Into the (real) Heart of Darkness By Gideon Kouts
by Gideon Kouts
“We didn’t choose to live here,” says the old woman – who is not the real mother of the young Kim, the Buffalo Boy (Mua Len Trua) in her family home, floating on the water. Neither did the Vietnamese choose the image that the western cinema has reserved for them for years. They were there, like American Indians in traditional or modern westerns, either on the good side (pro-Westerners) or the evil (North Vietnamese Communists). Then, when the problems of bad or evil on the Western side (American in the 1960s or 70s or French in the 50s) were clearly exposed and criticised, the Vietnamese were there in supporting roles and subjects of metaphoric reflections for Western dilemmas. The white hero’s descent into the heart of darkness is exemplified in Coppola’s classic Apocalypse Now, pushing him to play his life in the deadly Russian roulette game in The Deer Hunter, or serving as triggers to a critical but nevertheless nostalgic revival of the Colonial past in French Indochine. They were victims of war in general, of foreign imperialism and their own revolutionary madness. They were fighting strangers and each other and working occasionally in the rice fields when the bombing or shelling subsided.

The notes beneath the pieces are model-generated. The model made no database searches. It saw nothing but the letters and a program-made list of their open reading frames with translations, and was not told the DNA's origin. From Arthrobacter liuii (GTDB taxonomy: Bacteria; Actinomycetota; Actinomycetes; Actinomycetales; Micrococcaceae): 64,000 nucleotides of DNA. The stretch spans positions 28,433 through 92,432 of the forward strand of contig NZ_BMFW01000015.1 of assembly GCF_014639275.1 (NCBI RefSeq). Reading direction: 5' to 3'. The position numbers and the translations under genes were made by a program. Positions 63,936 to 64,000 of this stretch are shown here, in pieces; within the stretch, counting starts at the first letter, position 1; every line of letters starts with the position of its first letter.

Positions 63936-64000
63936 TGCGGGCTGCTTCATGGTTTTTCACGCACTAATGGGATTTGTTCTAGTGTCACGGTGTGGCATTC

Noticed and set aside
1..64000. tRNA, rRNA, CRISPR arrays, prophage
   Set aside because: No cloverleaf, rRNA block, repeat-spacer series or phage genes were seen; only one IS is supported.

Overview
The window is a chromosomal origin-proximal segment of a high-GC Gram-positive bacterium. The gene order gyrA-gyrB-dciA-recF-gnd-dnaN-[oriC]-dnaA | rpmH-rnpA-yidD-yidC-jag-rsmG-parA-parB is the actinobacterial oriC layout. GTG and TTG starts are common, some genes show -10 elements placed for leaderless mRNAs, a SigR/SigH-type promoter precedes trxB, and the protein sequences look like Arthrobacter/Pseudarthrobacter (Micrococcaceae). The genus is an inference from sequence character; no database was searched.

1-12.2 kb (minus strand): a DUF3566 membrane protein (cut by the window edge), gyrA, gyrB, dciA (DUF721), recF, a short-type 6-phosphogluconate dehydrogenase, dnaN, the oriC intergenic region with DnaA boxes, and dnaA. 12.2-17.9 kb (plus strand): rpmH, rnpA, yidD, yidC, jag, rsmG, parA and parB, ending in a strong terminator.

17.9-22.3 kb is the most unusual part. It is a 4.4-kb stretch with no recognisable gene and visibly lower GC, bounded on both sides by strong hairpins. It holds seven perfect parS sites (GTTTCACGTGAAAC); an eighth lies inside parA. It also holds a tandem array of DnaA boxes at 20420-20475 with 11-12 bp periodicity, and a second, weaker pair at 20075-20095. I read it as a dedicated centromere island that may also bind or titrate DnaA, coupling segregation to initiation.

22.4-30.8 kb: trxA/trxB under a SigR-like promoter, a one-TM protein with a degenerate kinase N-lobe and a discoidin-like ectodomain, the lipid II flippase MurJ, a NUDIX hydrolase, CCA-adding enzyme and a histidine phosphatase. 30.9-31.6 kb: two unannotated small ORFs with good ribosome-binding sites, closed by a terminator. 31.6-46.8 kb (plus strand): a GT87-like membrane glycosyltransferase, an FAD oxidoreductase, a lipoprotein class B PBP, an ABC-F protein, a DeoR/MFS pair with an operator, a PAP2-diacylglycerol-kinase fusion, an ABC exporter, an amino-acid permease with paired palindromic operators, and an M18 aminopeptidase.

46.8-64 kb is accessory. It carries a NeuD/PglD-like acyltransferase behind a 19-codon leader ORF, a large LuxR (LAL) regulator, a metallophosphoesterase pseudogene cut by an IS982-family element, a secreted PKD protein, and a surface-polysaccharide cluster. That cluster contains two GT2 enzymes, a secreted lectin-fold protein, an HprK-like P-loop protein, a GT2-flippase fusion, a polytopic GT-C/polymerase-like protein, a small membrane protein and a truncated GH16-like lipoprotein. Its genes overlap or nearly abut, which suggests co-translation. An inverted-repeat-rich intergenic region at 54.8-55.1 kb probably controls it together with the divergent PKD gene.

The superb first feature of Minh Nguyen Vo gives a full autonomy to the Vietnamese image and delivers it from these stereotypes. They are simply there, even if they did not deliberately choose their harsh conditions. We follow their struggle for a decent life within and sometimes against the majestic natural world. The soldiers, the foreign occupants and their representatives (and representation), who come and go, are not an integral part of this game of life, of this journey experienced by old and young people into the best and worst aspects of their soul, concluding with their final victory over darkness. But the foreigners may be the catalyst – otherwise the heroes, the herdsmen, could eventually live and earn their living on dry soil. Even if we hardly believe it, it appears that they hate but also love this work and adventure.
So, Buffalo Boy can be seen as a kind of revenge by director Minh (who got an American higher education but not in cinema) on the “classical” model of the “other” Vietnamese used as stand-ins to reveal the sufferings of foreign heroes’ souls. This model is somehow inverted. Now these are the Foreigners by their almost virtual presence which differs from the western movies quoted – who help the enchanted spectator discover the turbulences of the Vietnamese and, generally, the human soul. The new Vietnamese cinema brings us into the heart of its own darkness and beauty.